Brock’s Gotta ‘Crush’ on Cakes: Some Awesome Recipes

So many recipes are coming my way each week. They are rolling in
from my readers each week. They are coming in from my friends on
They are rolling in from letters and e-mails I receive each week.
And they are coming in continuously from all of my friends and loyal
recipe buddies!!! I thank each of you for contributing to the
southern way of cooking! We need to continue this because the
southern way of cooking is an art that cannot be replicated. It’s a
way of life.
This week I have experimented with two recipes that include old
fashioned Crush soda. If you remember Crush soda as a child back in
the early fifties or sixties, then you will know that this stuff is
addictive. I always enjoyed back when I was small in the late
seventies and early eighties—an ice cold orange Crush soda! There
was nothing like it—in a large glass bottle! Two of the recipes I
have included for you this week are moist cakes that incorporate this
wonderful soda in the recipes. And at the end of the column this
week, I have provided you my Aunt Robin’s delicious and mouthwatering
cheddar cabbage casserole with a cheesy Ritz cracker topping. I have
received numerous requests to include this recipe in the article this
week—so here it is guys! I hope you enjoy these simple southern
recipes. Let me know what you think! Enjoy, readers!
Brock’s Strawberry Crush Cake
Note: This cake is moist and delightful, and when you cut the slices,
they are a deep “hot pink” color. It is so beautiful! This is a
perfect cake to prepare for showers, weddings, or for any get-
together at church.
1 Duncan Hines strawberry supreme cake mix
One and one third cups Strawberry Crush soda*
One third cup oil
3 lg. eggs
1 small strawberry Jell-O
Sifted powdered sugar
Mix in electric mixer on med. speed for 4 min. & put in greased and
floured Bundt pan and bake 32 min at 350 degrees. Cool for 10 min and
invert onto cake plate and sprinkle w/ sifted powdered sugar.
Delicious, moist and full of flavor! *Make sure the Crush soda is
fresh and fizzy.
Brock’s Pineapple Crush Cake
Note: This cake is screaming pineapple!!! It gets even better after
it settles in the refrigerator for several hours before cutting! I
hope you’ll try this one out today!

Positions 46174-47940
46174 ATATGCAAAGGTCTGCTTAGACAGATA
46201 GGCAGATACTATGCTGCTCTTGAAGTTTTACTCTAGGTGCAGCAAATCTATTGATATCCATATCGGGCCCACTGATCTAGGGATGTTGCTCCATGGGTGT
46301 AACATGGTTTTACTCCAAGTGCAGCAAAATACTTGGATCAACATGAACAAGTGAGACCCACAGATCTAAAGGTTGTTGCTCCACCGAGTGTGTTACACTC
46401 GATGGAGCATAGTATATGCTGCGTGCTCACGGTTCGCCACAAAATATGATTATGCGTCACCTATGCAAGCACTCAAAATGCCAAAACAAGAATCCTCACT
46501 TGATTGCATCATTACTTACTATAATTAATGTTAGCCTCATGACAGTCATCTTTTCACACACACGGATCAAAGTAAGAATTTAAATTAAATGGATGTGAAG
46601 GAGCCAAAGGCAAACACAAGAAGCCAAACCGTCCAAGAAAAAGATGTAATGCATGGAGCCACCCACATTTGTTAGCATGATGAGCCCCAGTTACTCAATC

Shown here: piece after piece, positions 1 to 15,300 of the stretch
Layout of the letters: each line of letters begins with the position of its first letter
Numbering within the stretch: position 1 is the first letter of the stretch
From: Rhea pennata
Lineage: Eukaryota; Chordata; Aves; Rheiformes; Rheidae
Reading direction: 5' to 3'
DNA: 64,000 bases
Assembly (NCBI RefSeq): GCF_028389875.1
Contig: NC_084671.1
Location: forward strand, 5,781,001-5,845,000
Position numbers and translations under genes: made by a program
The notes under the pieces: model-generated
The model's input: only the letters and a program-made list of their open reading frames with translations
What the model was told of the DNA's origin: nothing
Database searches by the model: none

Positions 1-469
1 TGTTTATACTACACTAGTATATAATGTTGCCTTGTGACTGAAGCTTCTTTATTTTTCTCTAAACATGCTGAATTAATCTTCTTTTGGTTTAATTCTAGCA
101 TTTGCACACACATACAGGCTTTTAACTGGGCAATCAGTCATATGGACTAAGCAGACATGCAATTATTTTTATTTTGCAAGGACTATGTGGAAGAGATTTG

1 box pineapple supreme cake mix (Duncan Hines)
3 lg. eggs
One and one third cups Pineapple Crush soda*
One third cup oil
1 small island Pineapple Jell-O (or lemon Jell-O)
1 small can crushed pineapple, drained
8 oz. Cool Whip
Mix ingredients for cake for 4 min. on med. speed in elec. mixer.
Pour into greased and floured 13×9 cake pan and bake for 30-35 min or
until done in middle. Cool. Spread pineapple on cake, poking a few
holes in cake before you spread. Then spread evenly w/ Cool Whip.
Refrigerate for 3-4 hours. Yummy !!! *Make sure the Crush soda is
fresh and fizzy!
Aunt Robin’s Cheddar Cabbage Casserole
Note: This recipe from my Aunt Robin Livingston is a winner recipe.
It is an adaptation from a Mississippi Magazine article, and I tried
it this past week, and it was one of the best casseroles I have ever
tried in a long time. You must prepare this for your loved ones
soon!!! It’s a great Sunday lunch casserole, or a great casserole to
take to your potluck at church!
1 med. to lg. head of cabbage
1 med. onion
1 stick butter
1 cream of chicken soup
1 cup real mayonnaise (Blue Plate)
Three fourths cup sour cream
1 cup homemade salsa (or 1 small can mild Rotel)
2 sleeves Ritz crackers
8 oz block of sharp cheddar cheese
1 stick butter
Cut up cabbage and onion and place in large casserole dish. Drizzle 1
stick melted butter or margarine over this and salt and pepper to
taste. Stir together soup, mayo, sour cream and salsa or Rotel. Pour
and spread over cabbage and onion. Crush Ritz crackers into 1 stick
melted butter or margarine. Shred cheese and lightly stir into the
cracker mixture. Pile over top of the casserole. Bake uncovered at
350 degrees until the cabbage and onions are tender, approximately 1
hour. Watch closely and place a loose piece of aluminum foil over the
top if the topping begins to brown before the casserole is ready.
Editor’s note:
Editor’s note: Brock Wetherly Rogers, an experienced Southern food
writer, overseas traveler, educator, and passionate student of the
culinary & pastry arts, resides in Louisville. E-mail him at or find him on Facebook.